A solid—and somewhat stolid—life of an often-overlooked Founding Father.
Benjamin Rush (1745–1813), political biographer Brodsky (The Great Mayor, 2003, etc.) shows, was one of those impossibly accomplished gentlemen of the Georgian era. He was a noted doctor and scientist, and though his longstanding belief in the value of bleeding a victim to remove pestilential humors earned him the nickname “Dr. Vampire,” he was responsible for training some 2,500 medical students in Philadelphia and elsewhere. (“It is said,” writes Brodsky, “that every outstanding American physician down to the Civil War was either a pupil of Rush or of a Rush pupil.”) He was a man of learning and letters, capable of holding his own in arguments against the likes of Dr. Samuel Johnson, the blustering Tory, whom he liked well enough, “after making some deductions from his character on account of his ecclesiastical and political bigotry.” He was a capable politician and an early convert to the cause of the American Revolution, radicalized by repressive British colonial legislation in the 1760s. He read everything and knew everyone, as did his friends Benjamin Franklin and John Adams, with whom he was in every way an intellectual equal. All good reason to give attention and honor to Rush, who was one of the best of a remarkable generation. Brodsky does just that, although there are some notable shortcomings in his treatment. For one thing, he does not give enough attention to the causes of Rush’s radical awakening and is content to write, weakly, “having developed an interest in politics, Rush expressed his feelings about the Stamp Act.” For another, he is inclined to recite Rush’s scholarly and medical achievements without much commentary, making this account of little use to historians of science.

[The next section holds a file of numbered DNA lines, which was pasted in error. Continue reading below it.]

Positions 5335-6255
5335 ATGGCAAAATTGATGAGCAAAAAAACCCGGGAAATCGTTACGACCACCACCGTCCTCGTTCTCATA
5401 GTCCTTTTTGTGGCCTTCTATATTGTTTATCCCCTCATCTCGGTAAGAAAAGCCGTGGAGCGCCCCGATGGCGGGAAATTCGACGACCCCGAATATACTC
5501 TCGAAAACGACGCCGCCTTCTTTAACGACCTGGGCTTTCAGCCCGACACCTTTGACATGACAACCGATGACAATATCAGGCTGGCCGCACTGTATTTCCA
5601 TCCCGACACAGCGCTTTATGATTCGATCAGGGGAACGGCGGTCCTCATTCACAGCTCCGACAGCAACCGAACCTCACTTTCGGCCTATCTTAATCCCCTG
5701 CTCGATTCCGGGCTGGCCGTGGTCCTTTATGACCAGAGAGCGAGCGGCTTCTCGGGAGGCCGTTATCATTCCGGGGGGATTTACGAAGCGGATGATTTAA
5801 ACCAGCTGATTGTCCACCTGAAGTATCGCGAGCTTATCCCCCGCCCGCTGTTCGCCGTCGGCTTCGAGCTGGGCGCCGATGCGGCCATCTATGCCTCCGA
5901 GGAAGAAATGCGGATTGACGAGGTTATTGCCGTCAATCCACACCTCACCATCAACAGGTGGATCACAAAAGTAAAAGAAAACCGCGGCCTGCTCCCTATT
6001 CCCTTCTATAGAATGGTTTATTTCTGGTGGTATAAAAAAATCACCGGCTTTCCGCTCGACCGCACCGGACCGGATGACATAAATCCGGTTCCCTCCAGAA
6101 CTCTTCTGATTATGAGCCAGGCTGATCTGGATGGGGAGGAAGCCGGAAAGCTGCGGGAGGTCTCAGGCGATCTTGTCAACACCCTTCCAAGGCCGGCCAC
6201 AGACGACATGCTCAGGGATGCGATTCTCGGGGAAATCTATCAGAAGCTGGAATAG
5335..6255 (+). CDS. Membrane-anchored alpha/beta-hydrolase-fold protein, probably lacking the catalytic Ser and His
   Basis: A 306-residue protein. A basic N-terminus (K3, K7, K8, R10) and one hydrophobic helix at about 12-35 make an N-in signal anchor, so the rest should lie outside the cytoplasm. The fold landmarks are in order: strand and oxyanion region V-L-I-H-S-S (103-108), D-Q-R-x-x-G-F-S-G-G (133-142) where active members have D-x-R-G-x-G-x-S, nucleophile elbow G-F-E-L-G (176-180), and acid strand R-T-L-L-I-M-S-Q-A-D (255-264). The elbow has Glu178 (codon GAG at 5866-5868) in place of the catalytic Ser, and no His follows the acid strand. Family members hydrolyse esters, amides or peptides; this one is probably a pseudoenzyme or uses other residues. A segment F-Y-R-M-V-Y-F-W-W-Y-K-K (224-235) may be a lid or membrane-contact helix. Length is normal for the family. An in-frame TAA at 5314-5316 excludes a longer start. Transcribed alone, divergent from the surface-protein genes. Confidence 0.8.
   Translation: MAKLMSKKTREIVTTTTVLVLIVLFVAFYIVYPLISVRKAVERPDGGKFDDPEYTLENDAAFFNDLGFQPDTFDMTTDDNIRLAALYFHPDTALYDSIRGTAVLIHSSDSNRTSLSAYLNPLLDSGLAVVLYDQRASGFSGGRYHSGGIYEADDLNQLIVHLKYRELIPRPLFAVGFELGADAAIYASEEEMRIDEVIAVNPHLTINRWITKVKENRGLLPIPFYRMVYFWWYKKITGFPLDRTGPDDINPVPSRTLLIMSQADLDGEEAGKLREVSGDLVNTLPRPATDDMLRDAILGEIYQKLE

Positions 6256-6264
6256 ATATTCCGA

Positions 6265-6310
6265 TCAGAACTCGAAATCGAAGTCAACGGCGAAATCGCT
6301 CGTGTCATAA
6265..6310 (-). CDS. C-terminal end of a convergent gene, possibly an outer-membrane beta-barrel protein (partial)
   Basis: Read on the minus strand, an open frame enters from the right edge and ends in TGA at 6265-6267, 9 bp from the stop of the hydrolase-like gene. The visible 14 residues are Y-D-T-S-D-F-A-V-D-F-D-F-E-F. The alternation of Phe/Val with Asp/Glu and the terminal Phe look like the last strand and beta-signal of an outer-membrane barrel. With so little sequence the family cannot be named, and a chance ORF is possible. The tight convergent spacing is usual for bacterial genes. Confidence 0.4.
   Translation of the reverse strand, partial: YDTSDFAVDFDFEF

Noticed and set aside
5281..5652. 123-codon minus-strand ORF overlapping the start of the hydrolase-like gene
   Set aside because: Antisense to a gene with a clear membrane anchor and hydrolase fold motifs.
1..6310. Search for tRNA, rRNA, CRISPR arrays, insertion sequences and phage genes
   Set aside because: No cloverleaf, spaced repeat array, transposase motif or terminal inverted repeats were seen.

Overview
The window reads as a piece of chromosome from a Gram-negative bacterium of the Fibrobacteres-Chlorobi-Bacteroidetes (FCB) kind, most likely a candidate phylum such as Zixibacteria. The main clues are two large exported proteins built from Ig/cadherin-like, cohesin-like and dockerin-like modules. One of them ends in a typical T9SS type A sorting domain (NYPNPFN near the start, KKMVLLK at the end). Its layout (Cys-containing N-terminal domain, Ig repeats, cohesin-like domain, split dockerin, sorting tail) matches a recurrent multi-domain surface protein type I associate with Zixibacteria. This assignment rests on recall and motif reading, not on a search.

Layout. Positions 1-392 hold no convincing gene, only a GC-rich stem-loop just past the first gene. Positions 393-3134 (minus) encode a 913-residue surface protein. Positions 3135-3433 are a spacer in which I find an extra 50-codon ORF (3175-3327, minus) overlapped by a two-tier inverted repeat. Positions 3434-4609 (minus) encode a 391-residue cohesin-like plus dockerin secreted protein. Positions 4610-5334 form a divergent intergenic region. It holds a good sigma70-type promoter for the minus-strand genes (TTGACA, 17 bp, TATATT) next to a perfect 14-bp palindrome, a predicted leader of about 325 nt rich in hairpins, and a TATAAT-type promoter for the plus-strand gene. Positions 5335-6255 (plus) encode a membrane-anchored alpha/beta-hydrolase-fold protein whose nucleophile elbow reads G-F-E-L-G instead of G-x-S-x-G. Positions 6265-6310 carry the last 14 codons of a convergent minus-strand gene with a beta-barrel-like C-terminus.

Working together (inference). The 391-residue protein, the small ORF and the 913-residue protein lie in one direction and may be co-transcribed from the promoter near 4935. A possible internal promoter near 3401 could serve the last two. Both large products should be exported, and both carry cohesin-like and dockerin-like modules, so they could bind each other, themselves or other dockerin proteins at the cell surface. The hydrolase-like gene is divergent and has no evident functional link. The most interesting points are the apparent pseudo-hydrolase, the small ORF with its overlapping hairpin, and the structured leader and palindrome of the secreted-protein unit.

Still, readers without much knowledge of Rush—and that would be most people—will find this an accessible introduction to the man and his tumultuous times.